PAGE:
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UG Mayor Tyrone Garner calls commission vote to limit agenda power 'underhanded'

Mayor Garner.jpg
Posted at 3:52 PM, Dec 16, 2022
and last updated 2022-12-16 18:51:02-05

KANSAS CITY, Mo. — The Unified Government of Kansas City, Kansas, and Wyandotte County Board of Commissioners approved a major change Thursday that modifies the way commission agendas get set.

The meeting was streamed on the UG's YouTube page.

After more than 90 minutes of conducting normal business, Mayor/CEO Tyrone Garner appeared ready to adjourn the commission’s last meeting of 2022.

But before a vote to adjourn could be taken, commissioners took a different route.

By an 9-1 vote, commissioners voted to suspend the rules that require them to only conduct business previously outlined on a written agenda.

With the rules suspended, Commissioner Angela Markley distributed details of an ordinance that would guarantee items coming out of standing committees a spot on the full commission agenda, bypassing any gatekeeping by the mayor’s office.

“This puts into writing what has been a a long-standing commission tradition that items that come through our standing committee arrive on our full commission agenda for a vote,” Markley said.

The mayor then took to the microphone to describe his position.

“This is a backdoor way to literally take the power of this mayor away to work on behalf of the people who voted for me,” Garner said. “This is an unacceptable, unknown, backdoor and to me, shady way to do business.”

Several commissioners took turns describing a system they felt didn’t give enough weight to work from standing committee.

“This is about equalizing the playing field,” Commissioner Christian Ramirez said. “This is something that should have been done a while ago.”

Several commissioners spoke to having passed items in their standing committee only to see the item blocked from making it to the full commission for a final vote.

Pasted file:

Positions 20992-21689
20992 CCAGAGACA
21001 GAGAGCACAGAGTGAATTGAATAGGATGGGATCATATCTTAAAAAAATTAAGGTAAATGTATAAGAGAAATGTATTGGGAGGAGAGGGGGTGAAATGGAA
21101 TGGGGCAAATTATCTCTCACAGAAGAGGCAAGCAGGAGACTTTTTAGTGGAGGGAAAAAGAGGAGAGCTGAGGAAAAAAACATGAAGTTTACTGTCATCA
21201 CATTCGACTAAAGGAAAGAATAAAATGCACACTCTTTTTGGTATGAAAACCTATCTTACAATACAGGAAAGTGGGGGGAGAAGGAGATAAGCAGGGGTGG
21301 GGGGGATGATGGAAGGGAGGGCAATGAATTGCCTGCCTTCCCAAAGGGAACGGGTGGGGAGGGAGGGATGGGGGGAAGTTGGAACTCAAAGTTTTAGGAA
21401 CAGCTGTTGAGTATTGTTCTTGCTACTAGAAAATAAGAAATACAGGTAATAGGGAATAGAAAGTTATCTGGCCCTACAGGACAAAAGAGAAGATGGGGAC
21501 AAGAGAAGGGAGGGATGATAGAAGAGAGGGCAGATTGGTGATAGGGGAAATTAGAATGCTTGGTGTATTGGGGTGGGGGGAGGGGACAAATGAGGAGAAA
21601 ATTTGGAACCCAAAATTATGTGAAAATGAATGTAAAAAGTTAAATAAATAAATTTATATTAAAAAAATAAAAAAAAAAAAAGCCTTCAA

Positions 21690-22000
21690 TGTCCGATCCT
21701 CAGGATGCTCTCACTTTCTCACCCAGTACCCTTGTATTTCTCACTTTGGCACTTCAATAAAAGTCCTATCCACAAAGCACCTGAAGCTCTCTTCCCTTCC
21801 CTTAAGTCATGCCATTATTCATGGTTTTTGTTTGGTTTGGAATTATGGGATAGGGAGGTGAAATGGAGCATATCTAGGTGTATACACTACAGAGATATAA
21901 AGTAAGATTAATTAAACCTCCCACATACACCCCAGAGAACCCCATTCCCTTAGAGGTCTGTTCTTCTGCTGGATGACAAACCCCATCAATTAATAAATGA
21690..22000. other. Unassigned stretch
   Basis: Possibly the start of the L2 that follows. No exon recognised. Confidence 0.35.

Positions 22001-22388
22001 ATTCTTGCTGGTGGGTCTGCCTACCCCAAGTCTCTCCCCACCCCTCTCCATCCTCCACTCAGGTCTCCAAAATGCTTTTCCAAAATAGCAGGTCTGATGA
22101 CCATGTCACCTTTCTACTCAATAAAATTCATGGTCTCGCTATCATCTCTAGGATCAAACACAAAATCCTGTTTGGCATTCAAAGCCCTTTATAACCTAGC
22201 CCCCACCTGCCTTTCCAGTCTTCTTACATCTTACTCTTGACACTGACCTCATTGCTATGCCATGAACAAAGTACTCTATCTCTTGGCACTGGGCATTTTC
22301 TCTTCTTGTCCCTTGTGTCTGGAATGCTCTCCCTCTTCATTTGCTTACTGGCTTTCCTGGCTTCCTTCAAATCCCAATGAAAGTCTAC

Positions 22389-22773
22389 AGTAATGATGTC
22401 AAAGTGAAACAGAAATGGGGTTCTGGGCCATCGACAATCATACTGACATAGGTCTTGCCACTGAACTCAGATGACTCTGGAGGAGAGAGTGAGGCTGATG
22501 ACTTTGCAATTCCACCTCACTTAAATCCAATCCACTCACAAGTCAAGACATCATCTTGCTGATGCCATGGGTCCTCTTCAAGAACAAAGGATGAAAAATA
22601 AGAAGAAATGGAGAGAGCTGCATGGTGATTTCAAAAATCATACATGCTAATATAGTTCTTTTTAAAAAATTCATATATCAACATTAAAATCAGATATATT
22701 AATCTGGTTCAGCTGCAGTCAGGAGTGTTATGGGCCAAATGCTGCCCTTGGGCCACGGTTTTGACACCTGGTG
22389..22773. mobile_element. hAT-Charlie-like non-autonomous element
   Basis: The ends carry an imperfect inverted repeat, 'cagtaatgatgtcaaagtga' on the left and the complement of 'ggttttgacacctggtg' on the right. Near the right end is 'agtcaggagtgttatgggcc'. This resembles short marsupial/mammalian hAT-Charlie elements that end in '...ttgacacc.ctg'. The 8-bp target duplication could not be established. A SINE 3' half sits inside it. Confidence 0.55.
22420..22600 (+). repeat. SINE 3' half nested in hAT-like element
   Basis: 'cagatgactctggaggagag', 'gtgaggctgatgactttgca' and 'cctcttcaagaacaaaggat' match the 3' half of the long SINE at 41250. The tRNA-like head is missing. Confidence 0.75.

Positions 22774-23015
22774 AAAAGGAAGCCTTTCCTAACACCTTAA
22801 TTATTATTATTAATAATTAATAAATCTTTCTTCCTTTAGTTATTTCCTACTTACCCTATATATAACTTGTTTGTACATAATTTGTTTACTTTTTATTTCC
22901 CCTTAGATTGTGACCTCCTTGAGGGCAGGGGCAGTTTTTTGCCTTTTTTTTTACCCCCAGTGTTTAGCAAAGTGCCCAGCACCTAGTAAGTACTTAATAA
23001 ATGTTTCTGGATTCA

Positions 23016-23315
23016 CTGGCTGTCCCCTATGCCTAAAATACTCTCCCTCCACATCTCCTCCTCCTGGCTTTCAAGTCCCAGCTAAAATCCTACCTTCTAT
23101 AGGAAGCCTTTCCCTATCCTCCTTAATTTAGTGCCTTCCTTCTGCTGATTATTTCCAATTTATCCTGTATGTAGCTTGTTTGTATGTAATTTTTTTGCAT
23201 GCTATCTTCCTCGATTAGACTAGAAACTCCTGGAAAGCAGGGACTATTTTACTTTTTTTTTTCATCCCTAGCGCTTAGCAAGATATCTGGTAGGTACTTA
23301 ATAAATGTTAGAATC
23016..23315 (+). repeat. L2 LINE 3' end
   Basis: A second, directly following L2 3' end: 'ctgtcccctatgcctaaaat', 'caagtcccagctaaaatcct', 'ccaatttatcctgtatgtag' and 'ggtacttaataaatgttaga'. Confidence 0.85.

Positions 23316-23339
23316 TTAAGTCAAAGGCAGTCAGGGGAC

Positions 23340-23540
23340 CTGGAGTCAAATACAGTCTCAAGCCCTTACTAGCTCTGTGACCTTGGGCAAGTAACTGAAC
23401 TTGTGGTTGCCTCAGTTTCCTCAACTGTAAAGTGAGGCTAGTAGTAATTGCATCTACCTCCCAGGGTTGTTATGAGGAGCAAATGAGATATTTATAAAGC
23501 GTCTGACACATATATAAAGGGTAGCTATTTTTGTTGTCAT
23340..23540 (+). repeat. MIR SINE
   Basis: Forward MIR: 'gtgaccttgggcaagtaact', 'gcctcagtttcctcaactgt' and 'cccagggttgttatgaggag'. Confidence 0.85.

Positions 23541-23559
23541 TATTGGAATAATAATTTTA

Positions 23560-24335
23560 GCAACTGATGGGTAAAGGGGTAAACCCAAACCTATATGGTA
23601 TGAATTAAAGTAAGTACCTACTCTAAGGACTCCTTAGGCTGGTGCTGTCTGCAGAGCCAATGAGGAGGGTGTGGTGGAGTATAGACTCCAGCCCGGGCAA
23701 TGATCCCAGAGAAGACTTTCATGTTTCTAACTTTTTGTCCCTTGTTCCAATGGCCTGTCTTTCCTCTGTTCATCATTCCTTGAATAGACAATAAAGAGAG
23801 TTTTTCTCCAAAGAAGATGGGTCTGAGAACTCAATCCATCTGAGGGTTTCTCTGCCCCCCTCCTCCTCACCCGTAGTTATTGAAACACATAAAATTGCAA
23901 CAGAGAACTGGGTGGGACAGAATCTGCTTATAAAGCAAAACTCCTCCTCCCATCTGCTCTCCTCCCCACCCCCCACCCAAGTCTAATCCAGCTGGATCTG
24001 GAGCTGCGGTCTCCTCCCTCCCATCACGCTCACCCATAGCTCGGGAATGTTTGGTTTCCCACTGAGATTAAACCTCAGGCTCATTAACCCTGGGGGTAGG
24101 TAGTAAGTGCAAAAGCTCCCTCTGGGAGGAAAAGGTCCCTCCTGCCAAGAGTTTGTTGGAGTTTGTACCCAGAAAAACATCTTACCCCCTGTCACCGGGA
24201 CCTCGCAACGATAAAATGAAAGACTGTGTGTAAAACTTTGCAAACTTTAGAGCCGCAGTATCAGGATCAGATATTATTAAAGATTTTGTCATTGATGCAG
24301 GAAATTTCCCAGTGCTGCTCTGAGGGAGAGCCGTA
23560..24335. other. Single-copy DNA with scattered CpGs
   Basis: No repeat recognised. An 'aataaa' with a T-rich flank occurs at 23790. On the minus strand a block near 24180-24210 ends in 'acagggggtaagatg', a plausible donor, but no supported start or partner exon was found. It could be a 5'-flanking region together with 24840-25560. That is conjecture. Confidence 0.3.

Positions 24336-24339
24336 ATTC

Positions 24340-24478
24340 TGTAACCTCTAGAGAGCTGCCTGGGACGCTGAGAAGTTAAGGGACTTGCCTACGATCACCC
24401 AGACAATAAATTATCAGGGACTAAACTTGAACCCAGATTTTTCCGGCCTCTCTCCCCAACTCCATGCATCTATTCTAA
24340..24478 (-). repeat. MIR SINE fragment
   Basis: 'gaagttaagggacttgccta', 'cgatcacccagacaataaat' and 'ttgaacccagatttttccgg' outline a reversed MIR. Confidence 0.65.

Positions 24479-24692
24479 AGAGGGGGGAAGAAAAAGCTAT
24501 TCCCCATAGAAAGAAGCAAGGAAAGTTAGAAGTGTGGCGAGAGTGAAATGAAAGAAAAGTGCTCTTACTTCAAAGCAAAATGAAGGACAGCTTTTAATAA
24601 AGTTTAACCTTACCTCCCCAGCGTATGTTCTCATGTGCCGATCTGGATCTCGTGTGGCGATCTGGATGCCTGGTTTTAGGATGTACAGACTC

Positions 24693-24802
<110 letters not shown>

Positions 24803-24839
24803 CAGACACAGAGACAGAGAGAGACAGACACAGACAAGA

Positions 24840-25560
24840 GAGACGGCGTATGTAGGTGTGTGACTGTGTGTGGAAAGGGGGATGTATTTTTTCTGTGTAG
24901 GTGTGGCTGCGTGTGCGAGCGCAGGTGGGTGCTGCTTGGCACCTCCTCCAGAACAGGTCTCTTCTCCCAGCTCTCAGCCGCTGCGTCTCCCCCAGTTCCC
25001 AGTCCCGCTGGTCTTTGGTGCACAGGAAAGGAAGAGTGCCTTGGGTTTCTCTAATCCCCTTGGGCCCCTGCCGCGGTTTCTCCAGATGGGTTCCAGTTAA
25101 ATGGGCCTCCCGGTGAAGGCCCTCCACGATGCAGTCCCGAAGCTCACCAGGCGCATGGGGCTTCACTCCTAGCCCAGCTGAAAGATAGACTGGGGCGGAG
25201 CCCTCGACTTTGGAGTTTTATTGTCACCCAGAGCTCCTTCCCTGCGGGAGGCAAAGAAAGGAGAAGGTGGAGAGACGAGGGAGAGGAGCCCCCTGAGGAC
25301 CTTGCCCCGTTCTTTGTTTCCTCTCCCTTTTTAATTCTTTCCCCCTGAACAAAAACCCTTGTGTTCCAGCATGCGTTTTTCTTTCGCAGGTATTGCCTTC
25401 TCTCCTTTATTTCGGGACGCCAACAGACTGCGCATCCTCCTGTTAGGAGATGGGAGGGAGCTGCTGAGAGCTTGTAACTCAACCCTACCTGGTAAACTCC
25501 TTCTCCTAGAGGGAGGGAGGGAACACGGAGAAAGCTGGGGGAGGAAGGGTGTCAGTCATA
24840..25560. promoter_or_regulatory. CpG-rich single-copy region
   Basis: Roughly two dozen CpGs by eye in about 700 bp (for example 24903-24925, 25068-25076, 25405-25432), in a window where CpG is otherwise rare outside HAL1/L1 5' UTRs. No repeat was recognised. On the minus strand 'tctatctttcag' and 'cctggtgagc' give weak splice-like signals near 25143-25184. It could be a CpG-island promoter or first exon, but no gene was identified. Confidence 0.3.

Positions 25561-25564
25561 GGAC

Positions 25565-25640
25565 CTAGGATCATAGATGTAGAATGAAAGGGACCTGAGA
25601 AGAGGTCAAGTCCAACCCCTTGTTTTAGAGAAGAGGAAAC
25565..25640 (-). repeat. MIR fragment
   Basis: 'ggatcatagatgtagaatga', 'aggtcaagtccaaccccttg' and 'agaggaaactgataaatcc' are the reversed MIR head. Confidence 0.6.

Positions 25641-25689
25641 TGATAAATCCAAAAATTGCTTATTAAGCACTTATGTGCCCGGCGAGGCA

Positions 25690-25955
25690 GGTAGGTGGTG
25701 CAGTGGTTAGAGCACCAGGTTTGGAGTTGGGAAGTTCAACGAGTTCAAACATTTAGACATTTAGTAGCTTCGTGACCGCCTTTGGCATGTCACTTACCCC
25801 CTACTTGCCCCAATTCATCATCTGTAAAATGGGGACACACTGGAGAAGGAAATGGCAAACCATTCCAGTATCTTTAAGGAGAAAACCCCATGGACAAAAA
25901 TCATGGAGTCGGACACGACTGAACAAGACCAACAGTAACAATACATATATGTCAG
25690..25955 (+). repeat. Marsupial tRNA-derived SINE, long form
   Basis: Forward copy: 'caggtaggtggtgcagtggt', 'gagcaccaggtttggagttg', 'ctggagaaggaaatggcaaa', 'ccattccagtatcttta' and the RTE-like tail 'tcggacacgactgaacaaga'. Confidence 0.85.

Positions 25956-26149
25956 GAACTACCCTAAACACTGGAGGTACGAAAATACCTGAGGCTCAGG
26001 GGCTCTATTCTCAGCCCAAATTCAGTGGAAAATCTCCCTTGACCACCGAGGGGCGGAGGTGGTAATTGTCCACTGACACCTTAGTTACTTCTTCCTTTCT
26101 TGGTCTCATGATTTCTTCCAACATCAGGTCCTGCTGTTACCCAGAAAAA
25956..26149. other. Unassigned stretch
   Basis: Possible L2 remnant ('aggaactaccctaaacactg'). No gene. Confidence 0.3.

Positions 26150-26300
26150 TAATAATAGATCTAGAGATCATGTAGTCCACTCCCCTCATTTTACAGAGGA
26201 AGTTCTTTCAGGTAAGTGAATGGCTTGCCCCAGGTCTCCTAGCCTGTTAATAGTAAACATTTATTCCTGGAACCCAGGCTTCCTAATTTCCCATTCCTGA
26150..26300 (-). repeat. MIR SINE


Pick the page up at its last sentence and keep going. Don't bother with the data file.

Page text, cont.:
“I do view this as an opportunity to increase collaboration,” Commissioner Brian McKiernan said.

After a passionate discussion that lasted close to an hour, commissioners voted 9-1 on two votes that passed Markley’s ordinance.

Commissioner Tom Burroughs was the lone vote against Markley’s ordinance.

“It pains me to see us do it this way,” Burroughs said, adding that he may not necessarily have been opposed to the re-write. “I’m just opposed to the process in which it occurred.”

In a statement to KSHB 41 News Friday, Garner said Thursday's vote only resolved him to continue his work.

"I believe that this is more than a blatant rejection of my community driven agenda, but rather clearly rejects the will of the people of Wyandotte County desperately seeking change," Garner said.

Full statement:

“Considering my recent call to action for unity and collaboration between myself, our commission, and the community, I view the political action taken by nine UG Commissioners as an underhanded act that curtails the longstanding discretion and authority of the UG Mayor/CEO. I believe that this is more than a blatant rejection of my community driven agenda, but rather clearly rejects the will of the people of Wyandotte County desperately seeking change. Their request for community driven change champions equity, facilitates unity, promotes opportunity, and calls for a political body that provides leadership that works equitably for all. It is an understatement to say that I am disappointed for those voters that elected me seeking an improved way forward. As such, I am even more resolved to stand firm with the people against an establishment that I believe has disenfranchised many, disinvested much, and has brought us to the brink of bankruptcy. I am confident that the resilient people of Wyandotte County are aware of what is occurring and will do what is legally necessary for us to rise above any challenge. I assure the residents of our great County that community driven change has indeed come, and I remain committed to standing with all those demanding change.”